Weed Control Programs for SOA-2 & SOA-9 Resistant Giant Ragweed

To view more herbicide trial results in corn and soybeans check out our complete report at:
2015 Southern Minnesota Crops Research Report

Seedling giant ragweed

Lisa Behnken, Extension Educator, Crops (lbehnken@umn.edu)  

Tuesday, May 3, 2016

Manure and nitrates in United States courts

Most people are aware of the lawsuit currently going on between the Des Moines Water Works utility and three county drainage districts upstream of its water supply over nitrates in in Des Moines drinking water.  A lesser known case, but equally important for agriculture, is the one decided against Cow Palace LLC, a dairy farm, by the Eastern District Court of Washington State.  There is a well-written article by several Minnesota lawyers and economists here that discusses the implications of these two cases.  Take a look.

My understanding of the law is about on par with my understanding of astrophysics, so a lot of the “legalese” is above my head.  But a few lines really stood out to me that relate to the Cow Palace/Dairy Farm case, manure application, and environmental risk.

“The RCRA agricultural-waste exemption was limited by the court, which held that manure is to be regulated as a solid waste similar to garbage if it is ‘handled and used in a manner that its usefulness as a fertilizer is eliminated’…In the Dairy Farm case, the court essentially shifted the burden to the farm or livestock operation to show that manure is only being applied to land as a beneficial fertilizer to be used by crops in the root zone.”

A little background on the Cow Palace/Dairy Farm case: a dairy farm operator in Washington State was sued by two community groups that claimed the farm was violating the Resource Conservation and Recovery Act (RCRA), which prohibits the disposal of solid waste to the land.  Manure is generally considered exempt from this law because it’s used as a fertilizer source on the land.  However, what the court did by ruling in favor of the community groups was suggest there are limits to that exemption, and that those limits relate to whether the manure application was intended to fertilize crops or to dispose of manure.

Here are my thoughts on what this court case means for farmers:     

1. It’s putting the burden on farmers to show they’re applying nutrients in manure at agronomic rates- no more than what the crop will be taking up.  Cow Palace/Dairy Farm got in trouble because they were applying manure to empty out the lagoon, not to apply to cropland at agronomic rates.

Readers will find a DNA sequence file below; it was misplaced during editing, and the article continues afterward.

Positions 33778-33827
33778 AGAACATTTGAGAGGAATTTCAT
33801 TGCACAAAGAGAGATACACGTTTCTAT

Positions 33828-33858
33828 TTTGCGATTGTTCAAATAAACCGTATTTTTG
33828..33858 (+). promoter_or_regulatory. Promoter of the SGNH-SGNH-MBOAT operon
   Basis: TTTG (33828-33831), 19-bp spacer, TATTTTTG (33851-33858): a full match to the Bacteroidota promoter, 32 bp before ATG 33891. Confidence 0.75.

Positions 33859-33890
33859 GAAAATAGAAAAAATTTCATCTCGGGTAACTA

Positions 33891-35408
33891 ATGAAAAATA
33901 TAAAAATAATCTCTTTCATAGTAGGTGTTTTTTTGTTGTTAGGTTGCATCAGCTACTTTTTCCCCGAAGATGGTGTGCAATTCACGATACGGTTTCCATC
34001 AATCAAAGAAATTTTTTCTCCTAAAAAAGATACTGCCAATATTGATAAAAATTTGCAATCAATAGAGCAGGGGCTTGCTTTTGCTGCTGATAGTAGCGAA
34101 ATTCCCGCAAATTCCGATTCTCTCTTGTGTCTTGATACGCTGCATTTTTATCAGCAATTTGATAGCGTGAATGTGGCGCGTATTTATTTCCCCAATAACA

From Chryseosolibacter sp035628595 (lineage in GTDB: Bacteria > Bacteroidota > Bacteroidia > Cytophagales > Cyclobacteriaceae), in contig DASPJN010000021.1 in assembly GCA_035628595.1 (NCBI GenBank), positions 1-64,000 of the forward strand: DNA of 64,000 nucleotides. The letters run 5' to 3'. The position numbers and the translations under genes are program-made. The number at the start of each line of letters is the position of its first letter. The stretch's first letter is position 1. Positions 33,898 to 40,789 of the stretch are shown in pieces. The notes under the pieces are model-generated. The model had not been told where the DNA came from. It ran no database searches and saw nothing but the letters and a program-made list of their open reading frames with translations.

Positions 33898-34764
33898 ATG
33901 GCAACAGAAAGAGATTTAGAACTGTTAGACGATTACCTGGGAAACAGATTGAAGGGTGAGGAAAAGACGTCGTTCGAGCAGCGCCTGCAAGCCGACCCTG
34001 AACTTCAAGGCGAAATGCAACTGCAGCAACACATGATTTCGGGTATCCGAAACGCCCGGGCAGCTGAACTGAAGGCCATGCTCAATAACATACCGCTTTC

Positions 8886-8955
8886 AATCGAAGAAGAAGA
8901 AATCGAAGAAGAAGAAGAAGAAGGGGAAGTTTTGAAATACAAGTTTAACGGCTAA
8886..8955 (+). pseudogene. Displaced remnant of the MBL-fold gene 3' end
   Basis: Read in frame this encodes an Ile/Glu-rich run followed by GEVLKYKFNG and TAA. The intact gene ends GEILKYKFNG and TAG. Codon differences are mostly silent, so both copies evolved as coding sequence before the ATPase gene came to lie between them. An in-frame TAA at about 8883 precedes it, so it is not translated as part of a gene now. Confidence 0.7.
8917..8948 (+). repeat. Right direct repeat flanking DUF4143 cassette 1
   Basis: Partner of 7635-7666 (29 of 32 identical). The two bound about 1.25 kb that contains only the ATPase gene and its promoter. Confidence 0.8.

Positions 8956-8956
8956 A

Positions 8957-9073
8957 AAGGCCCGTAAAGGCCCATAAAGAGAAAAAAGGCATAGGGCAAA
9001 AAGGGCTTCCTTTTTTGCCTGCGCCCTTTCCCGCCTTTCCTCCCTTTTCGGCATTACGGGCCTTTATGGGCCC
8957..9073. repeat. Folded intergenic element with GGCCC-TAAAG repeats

2. It’s really important to keep records of manure applications and manure analysis results so you can demonstrate you were applying at agronomic rates.

3. It points out the legal importance of following good manure management practices.  Practices have to be defensible, and the best way to do this is by following University research-based guidelines and replicated on-farm research.  University of Minnesota publications and fact sheets regarding manure application can be found here.

Thursday, April 28, 2016

EPA Extends Comment Period on Proposed Decision to Register Dicamba for Use on Genetically-Engineered Crops

The EPA has extended the comment period on the proposed decision to register dicamba for use on genetically-engineered crops until May 31, 2016.  With a decision expected in late summer or early fall 2016. Ultimately this means we won't see dicamba available for us in genetically-engineered  crops this summer.  A full accounting of the situation can be found by clicking here.

If you wish to make comments on the proposed decision click here.  To learn about making effective comments you may wish to read this document. Remember your input is invaluable in the decision making process. 

Dicamba tolerant soybeans are available to plant in Minnesota, but at the current time dicamba tolerant soybeans have not been approved for import into the European Union.  The Minnesota Soybean Grower Association wrote an interesting article addressing this situation found here.